Computing in the F1 with Lenovo
Lenovo powered Nico Rosberg’s Formula One car to a second place finish at the debut of the first night race at the Singapore Grand Prix.
Is Your Computer Up-To The Task?
It is hard to separate computing from many of today’s competitive sports but we hear very little about them and how they are used.
For the AT&T Williams they’ve have entrusted Lenovo to deliver by using their workstations, notebooks and having Lenovo build them a SuperComputer. The reliability of a notebook, workstation and even a SuperComputer is paramount very much like the reliability of the Formula One car the AT&T Williams team builds and maintains throughout a season.
We asked the question of reliability in such a hostile environment. Alex Burns responded, "We expect to have 3 failures (notebooks) per racing season, but stress that these are usually the result of mishandling by the users. There is only so many times you can trop a ThinkPad in the pit lane before it gets damaged."
This holds true for the Formula One cars…there is only so many times you can abuse the car before it fails or so many time you can have a mishap.
ThinkPad Pre-Ignition Sequence
The ThinkPad T61P is special to the AT&T Williams team because it is used to diagnose the cars electronics and components. It is used to do a pre-ingnition check and actually turn over the engine without a spark to take readings. Based on good readings the engineer can then apply the starter with full ignition engaged. The use of the ThinkPad ensure that the team is not damaging any components for that initial start.
Here’s the ThinkPad hard at work with the engineer. Take note of the special casing, it looks like one of those Pelican cases that provides impact (drop) resistance, foam padding and a waterproof seal.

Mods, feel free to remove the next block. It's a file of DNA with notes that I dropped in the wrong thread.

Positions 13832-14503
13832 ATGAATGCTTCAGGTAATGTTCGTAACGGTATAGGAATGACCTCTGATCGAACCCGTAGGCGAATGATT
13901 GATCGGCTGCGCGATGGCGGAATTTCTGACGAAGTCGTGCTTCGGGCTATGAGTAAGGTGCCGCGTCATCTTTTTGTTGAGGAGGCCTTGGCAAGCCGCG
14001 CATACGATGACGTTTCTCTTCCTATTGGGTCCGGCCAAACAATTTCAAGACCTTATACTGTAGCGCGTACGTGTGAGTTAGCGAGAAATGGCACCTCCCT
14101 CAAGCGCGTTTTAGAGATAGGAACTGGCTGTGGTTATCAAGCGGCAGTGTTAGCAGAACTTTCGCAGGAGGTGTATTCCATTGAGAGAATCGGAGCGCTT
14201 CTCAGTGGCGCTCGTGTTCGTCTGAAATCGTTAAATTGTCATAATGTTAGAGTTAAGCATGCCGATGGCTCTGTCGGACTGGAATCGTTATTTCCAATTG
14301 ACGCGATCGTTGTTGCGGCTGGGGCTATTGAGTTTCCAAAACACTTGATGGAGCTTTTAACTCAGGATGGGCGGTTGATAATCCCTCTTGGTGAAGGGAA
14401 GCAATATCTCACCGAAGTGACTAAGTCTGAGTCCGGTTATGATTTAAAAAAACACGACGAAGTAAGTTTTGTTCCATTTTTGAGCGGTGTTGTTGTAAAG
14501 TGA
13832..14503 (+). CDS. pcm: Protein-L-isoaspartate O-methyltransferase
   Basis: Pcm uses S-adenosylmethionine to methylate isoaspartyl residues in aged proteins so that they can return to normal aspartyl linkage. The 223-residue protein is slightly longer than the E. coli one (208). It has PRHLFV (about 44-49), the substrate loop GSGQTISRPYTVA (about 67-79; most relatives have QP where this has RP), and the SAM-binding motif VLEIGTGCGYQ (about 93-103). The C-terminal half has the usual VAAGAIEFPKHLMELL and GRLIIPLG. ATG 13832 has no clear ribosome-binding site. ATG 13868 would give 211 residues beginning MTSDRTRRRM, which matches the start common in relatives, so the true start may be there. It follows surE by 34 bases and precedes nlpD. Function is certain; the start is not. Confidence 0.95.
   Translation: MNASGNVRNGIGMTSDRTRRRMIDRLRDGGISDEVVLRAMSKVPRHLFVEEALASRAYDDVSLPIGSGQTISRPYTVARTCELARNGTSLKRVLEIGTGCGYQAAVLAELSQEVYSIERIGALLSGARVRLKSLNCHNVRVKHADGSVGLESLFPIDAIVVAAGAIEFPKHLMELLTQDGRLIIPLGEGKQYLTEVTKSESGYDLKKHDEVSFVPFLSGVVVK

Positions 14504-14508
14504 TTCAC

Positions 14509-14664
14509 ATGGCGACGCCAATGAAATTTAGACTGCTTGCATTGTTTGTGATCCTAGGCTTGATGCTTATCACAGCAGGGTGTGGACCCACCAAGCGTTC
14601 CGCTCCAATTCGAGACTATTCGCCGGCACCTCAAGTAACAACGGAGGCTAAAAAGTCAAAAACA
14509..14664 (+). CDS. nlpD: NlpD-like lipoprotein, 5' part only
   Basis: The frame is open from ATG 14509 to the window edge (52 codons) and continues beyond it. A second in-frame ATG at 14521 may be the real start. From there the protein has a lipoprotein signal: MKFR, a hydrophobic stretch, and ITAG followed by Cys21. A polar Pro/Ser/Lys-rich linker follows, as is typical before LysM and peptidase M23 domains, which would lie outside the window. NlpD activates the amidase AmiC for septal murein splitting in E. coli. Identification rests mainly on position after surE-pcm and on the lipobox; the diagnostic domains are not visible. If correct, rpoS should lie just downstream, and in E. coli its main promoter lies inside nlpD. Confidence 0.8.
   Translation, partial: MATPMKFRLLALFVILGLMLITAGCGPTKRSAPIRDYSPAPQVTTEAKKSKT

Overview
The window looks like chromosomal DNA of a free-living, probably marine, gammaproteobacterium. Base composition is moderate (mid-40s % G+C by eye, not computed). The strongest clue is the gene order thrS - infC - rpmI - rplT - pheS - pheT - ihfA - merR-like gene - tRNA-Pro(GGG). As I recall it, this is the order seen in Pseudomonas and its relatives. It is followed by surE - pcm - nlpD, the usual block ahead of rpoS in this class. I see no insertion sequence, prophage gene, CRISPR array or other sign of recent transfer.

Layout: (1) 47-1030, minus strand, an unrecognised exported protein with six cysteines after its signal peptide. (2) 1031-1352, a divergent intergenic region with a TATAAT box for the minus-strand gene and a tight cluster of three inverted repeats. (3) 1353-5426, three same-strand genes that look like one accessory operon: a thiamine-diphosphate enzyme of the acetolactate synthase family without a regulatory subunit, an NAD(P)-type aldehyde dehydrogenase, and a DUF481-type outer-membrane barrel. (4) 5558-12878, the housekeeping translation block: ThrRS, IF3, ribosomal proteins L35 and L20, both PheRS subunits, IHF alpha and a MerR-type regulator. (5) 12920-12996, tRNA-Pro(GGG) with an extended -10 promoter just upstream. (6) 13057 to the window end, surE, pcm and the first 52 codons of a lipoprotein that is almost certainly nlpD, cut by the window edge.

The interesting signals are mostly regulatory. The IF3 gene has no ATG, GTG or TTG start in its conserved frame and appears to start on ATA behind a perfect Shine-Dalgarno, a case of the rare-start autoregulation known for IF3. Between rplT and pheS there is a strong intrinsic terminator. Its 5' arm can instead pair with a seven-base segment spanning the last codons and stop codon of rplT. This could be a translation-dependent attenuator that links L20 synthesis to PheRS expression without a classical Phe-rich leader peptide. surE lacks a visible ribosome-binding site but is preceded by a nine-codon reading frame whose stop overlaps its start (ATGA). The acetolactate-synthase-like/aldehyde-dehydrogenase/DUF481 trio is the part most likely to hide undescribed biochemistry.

A lot of research and development time is committed to bringing the next generation car and improving on the current car throughout the season. AT&T Williams depends on the SuperComputer developed by Lenovo to run simulations, aero-dynamic modelling and analysis of the gigabytes of data captured and downloaded at the end of each race.
VR-Zone asked just how ‘super’ is this SuperComputer. We found out that if you were to compare against an average 3GHz desktop computer and that is our baseline of 1; Lenovo’s SuperComputer is 320 times more powerful than the 3GHz desktop.
Here’s a peak at the SuperComputer at AT&T Williams Headquarters.
Now you are probably wondering. Does the SuperComputer use standard processors or are they special RISC based PowerPC’s? VR-Zone found out that the SuperComputer is using Intel Inside.
We thank Lenovo, AT&T Williams Team and their Chief Operating Officer, Alex Burns for taking the time out to brief us on Lenovo’s partnership with AT&T Williams and how the Lenovo products are used throughout their organisation.
Best of luck to the team for the remaining three races and congratulations on the podium finish at Singapore’s SingTel Grand Prix night race.